Some Search Tips:

  • Very rarely do search strategies work on the first try without modification, unless you are looking for something very basic and factual, such as a telephone number or nomenclature for a chemical formula.  Try and try again.
  • Follow clues (which are often hyperlinked) in your search results.  Follow up on authors, institutions, publications, and additional but relevant terms.  Some databases let you follow the "chain" of research that an article participates in by providing links to the references cited in the article and to other articles which cite your article.
  • Tailor your search terms to the source at hand.  When searching about a certain pesticide in a chemical database, for example, you might use chemical structure terms such as a CAS registry number (50-92-3) or the full chemical name (dichlorodiphenyltrichloroethane) while in a news database, you might look for materials referencing DDT.
  • Many databases let you "save" your search strategies for use in future search sessions (you may have to set up a personal account to do this). You may be able to get alerts on new articles that match your search criteria; these can be sent to you via email or RSS feeds.
  • To ensure the credibility of important facts and conclusions you come across, compare what multiple sources have to say.

Ideas for Projects

Many of the resources offered by Tisch Library can help you identify a project topic and develop it.  Some good starting points include:

  • General publications in engineering and science.  These include general periodicals such as Nature and Science as well as leading titles in the major engineering disciplines, such as those published by ACM, ASCE, ASME, IEEE, and SIAM, among others. Note: with these sources, look not only at their journals but also their websites, newsletters, and topics featured in upcoming conferences.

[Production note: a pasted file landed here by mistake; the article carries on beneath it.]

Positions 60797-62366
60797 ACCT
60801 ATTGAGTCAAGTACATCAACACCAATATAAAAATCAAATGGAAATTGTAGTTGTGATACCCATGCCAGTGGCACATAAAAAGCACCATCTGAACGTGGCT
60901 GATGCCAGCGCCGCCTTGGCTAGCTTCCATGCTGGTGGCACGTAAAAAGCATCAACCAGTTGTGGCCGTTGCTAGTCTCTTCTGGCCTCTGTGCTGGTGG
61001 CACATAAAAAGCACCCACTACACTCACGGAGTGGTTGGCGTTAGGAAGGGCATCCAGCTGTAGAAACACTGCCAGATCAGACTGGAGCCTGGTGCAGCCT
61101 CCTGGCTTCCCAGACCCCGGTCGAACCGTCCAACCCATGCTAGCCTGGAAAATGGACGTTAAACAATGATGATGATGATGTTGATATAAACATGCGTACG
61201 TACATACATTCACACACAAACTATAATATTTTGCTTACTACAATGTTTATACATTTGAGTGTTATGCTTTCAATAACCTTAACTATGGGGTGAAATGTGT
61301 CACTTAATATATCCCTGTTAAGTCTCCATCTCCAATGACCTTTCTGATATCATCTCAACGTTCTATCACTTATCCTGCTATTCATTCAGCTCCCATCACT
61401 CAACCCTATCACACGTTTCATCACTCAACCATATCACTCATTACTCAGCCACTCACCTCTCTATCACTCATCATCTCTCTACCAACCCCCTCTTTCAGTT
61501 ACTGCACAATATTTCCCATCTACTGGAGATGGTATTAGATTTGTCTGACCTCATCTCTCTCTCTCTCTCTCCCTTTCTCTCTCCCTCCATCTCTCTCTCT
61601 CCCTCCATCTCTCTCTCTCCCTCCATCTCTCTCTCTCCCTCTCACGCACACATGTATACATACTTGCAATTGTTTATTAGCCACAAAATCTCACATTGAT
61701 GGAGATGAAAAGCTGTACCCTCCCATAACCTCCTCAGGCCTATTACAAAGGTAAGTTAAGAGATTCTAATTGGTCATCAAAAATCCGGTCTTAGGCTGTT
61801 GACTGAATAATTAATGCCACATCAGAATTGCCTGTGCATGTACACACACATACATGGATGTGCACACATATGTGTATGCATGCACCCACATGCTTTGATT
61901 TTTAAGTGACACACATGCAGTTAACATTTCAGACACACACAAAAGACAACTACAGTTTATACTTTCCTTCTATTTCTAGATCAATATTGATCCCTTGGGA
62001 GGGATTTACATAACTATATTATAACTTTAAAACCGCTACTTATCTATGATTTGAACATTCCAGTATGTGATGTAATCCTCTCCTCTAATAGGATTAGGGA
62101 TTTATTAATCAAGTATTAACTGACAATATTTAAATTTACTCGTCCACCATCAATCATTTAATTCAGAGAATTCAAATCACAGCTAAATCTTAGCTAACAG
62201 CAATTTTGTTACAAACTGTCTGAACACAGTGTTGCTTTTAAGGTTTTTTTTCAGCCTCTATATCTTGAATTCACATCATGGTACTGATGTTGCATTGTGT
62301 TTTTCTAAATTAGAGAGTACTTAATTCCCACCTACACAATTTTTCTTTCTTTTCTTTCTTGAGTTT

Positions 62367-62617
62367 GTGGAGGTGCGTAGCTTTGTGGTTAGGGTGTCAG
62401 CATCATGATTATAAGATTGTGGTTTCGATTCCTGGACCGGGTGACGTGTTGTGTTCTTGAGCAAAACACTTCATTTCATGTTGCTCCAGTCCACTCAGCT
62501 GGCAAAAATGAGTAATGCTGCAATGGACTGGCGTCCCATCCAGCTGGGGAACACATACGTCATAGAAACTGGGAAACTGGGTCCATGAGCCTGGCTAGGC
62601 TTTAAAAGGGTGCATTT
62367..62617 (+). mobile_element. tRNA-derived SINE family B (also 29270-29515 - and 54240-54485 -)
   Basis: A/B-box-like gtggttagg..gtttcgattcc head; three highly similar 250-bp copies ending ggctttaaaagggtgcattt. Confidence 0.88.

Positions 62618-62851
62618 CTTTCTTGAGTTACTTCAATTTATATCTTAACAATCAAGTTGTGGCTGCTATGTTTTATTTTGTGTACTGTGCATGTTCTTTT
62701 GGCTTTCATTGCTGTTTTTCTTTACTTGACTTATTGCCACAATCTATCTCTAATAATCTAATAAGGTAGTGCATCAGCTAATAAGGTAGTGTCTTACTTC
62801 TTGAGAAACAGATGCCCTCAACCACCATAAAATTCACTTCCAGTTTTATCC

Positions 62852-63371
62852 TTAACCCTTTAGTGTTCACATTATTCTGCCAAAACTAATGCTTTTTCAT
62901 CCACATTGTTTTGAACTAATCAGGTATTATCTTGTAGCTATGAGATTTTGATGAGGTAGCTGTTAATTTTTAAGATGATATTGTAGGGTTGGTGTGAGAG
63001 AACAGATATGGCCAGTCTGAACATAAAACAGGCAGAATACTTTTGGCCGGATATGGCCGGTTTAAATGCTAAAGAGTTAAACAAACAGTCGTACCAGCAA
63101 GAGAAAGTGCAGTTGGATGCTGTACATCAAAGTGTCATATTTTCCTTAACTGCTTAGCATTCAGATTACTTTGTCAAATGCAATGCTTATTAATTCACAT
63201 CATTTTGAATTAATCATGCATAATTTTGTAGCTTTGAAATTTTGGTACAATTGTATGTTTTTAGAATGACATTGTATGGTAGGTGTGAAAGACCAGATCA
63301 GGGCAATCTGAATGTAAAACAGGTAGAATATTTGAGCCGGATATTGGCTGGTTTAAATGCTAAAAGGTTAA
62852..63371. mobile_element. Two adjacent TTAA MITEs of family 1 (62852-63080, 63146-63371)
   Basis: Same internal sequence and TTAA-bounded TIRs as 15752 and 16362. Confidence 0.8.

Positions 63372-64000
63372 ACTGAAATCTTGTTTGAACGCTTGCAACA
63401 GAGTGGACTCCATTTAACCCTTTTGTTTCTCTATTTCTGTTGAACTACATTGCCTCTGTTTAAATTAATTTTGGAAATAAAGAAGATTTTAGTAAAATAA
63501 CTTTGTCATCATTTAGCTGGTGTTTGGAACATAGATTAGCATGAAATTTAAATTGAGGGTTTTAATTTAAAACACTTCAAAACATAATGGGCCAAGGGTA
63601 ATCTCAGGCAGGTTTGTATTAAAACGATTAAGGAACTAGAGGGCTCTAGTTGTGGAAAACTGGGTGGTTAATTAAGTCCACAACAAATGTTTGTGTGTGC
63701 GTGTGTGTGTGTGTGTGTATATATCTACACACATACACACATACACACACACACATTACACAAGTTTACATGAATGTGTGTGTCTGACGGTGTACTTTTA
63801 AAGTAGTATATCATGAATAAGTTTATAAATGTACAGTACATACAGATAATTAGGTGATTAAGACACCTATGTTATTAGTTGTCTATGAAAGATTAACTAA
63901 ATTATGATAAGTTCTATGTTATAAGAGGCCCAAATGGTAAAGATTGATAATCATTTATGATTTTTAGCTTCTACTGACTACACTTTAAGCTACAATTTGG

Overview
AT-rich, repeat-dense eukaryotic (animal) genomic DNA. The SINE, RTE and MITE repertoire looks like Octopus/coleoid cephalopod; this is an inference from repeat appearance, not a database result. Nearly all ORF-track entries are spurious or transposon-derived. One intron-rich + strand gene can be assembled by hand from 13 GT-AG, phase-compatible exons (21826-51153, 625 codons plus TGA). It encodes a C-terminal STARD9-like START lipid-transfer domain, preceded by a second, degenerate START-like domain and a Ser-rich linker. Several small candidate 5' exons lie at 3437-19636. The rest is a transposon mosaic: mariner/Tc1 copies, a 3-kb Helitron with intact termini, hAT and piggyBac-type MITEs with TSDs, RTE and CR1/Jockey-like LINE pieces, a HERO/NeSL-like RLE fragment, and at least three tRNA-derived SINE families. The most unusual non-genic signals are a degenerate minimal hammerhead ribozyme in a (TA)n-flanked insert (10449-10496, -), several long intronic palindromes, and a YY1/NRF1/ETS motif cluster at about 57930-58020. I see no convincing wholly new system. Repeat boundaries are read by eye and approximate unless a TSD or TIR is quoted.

• Trade journals in engineering or in target markets, such as health services, medical devices, or transportation.  Many of these are published by trade or professional associations.
  • News databases, such as Factiva, LexisNexis, or Academic OneFile.  These track trends, highlight new discoveries, and new markets.
  • Databases, such as Issues and Controversies and CQ Public Affairs Collection, that focus on current events, issues, and controversies from global warming to current epidemics -- needs that engineers can provide solutions for.
  • Patents, which document new inventions and highlight what potential competitors have designed.
  • Sources that focus on product failures or limits, thereby highlighting the need for better "mousetraps."  These range from consumer-oriented publications, such as Consumer Reports, to publications by various Federal Government agencies that track public safety.
  • Tisch Subject Research Guides.  These cover major resources in various disciplines taught at Tufts, from Anthropology to Urban Planning and can direct you to sources in a target market or application.

 

Subject Guide

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Kristin Lee